Travelling solo on a train in a land where I hardly speak the language -- that's exactly the kind of travel that I love.
On this last business trip to Osaka, I stayed an extra day so I could do just that, meander off on my own, on a short day trip, out of the comfort zone of the city.
Thanks to Hyperdia, that fount of information on the Japanese train system, I was armed with all the details on trains, stations and timetables that I needed for this day trip to Ise-jingu, the most important Shinto shrine in Japan and just a two hour train ride away from Osaka.
My journey started very early. I wasn't sure how easy it would be to navigate my way around Namba station -- a vast underground maze where it would be so easy to get lost in.
I took a cab from the hotel and asked the driver to take me to the Kintetsu Station in Namba and was surprised that he dropped me off in this building, a block away from the main station.
But it was a pleasant surprise! The Kintetsu and Hanshin train lines share this easy to get to entrance. No need to enter busy Namba station at all!
Because Ise-jingu is a major destination for tourists, directions and instructions were well marked, in both Japanese and English.
Because it is a Limited Express train, it is reserved seating all throughout and costs 3,120 yen for a one way ticket.
In my excitement, I got to the station way too early for my planned 7:05 a.m train and thus, ended up making it in time for the first trip at 6:05.
The platform is just below the ticket station. I had barely gotten down when the train pulled in, making me miss out on one of my favourite train rituals in Japan -- buying the eki-ben or the special bento box sold chiefly in train stations. I would have no breakfast on the train.
Zannen desu ne!
From my window seat, I looked out on bucolic and tranquil scenes of rural Japan -- a far cry from skyscrapers and concrete roads. This is why I always try to squeeze in an out-of-town day trip every time I am in Osaka or Tokyo. And thanks to the fast and efficient Japanese train system, I am able to see some of the beautiful countryside whenever I can.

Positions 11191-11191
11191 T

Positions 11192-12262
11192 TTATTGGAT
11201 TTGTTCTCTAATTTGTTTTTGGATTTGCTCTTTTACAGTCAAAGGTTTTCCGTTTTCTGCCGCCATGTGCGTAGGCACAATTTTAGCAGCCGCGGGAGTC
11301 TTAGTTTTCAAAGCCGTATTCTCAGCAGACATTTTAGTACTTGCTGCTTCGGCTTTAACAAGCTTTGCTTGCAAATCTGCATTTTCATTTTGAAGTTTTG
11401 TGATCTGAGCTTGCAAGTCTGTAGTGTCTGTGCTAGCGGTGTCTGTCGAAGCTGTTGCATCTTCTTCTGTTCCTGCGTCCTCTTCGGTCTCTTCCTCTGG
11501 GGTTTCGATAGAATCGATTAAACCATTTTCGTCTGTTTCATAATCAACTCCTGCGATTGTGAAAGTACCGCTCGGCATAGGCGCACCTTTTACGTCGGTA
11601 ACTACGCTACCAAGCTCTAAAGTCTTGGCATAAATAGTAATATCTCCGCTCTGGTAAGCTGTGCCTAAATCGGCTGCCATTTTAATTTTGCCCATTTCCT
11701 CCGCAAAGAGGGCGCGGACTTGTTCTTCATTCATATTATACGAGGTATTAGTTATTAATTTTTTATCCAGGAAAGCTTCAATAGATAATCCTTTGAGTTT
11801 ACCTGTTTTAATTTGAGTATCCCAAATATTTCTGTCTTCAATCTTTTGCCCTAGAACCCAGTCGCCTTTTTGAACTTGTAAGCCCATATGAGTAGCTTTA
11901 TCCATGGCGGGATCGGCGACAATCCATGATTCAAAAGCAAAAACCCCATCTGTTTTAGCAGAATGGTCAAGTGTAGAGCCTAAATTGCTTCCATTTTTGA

Before long, the train had stopped and dislodged us at Iseshi, the station closest to Geku, the outer shrine of Ise-jingu. This grand Shinto shrine is composed of two shrines -- Geku is the Outer Shrine and the more important shrine is Naiku, or the Inner Shrine.
From the station platform, signs point travellers in the direction of the exit towards Ise-jingu or Geku.
The Kintetsu Limited Express stops at the platform designated for Kintetsu trains but the exit for Geku is closest to the JR trains exit.
It was not even 8:00 a.m. when I exited Iseshi Station. Again, I was glad to note that there were prominent signs pointing to Ise-jingu. Dear reader ... trust me. It is impossible to get lost if you travel by train to Ise-jingu.
The outer shrine or Geku is a mere 500 meters from Iseshi Station. This huge signboard is hard to miss.
There is also a large map of Ise City, showing where you are in relation to Geku, Naiku and other places of interest.
A large unpainted torii marks the exit to the station and leads you to the street that will take you to Geku. The torii is made of cedar and I actually got a whiff of the fragrant wood as I passed by.
Since it was early, the souvenir shops, restaurants, cafes on the street leading to Ise-jingu were still closed.
There were just a few of us at this hour at the shrine. The small bridge you see on the left side marks the entrance to Geku. There is no payment or entrance fee to the shrine. I even got a free map in english when I stopped at the small guardhouse.
After my visit to Geku, it was time to head to Naiku. The Inner Shrine is 3.5 kilometres away and there is a bus that you can take from right across Geku. Again, the destination is clearly marked. There were quite a few people waiting in line for the bus.
After a 20 minute ride through Ise City, the bus made its final stop at Naiku, right across the entrance to the shrine. Since this was much later in the morning, more tourists and pilgrims had arrived. The temperature had also shifted from an early morning cool to a blistering and humid mid-day heat.
After my visit to Naiku and lunch (more about that in a later post), it was time to head back to Iseshi station where I planned to catch the 12:52 train back to Osaka. To take the bus back to the station, I bought my tickets first from the shop directly across the bus stop.
Buses going around Ise City come around every 15 or 20 minutes so I didn't have to wait long before my bus bound for the train station arrived.
I took my seat right by the exit and dropped my ticket in the payment slot.
I got back to Iseshi Station with plenty of time to spare. However, instead of being able to buy a straight ticket to Osaka Namba station where I had gotten on earlier this day, I had to make a transfer at Osaka Uehommachi and take the regular Kintetsu tram to Namba.
From Osaka Uehommachi, it was one level down to the platform for the Kintetsu Nara Line which dropped me off at Namba. I was back in my hotel before 3 p.m.
Thanks to the efficient train system and the many directional signs in English along the way ...
going solo to Ise-jingu was easy and worry free!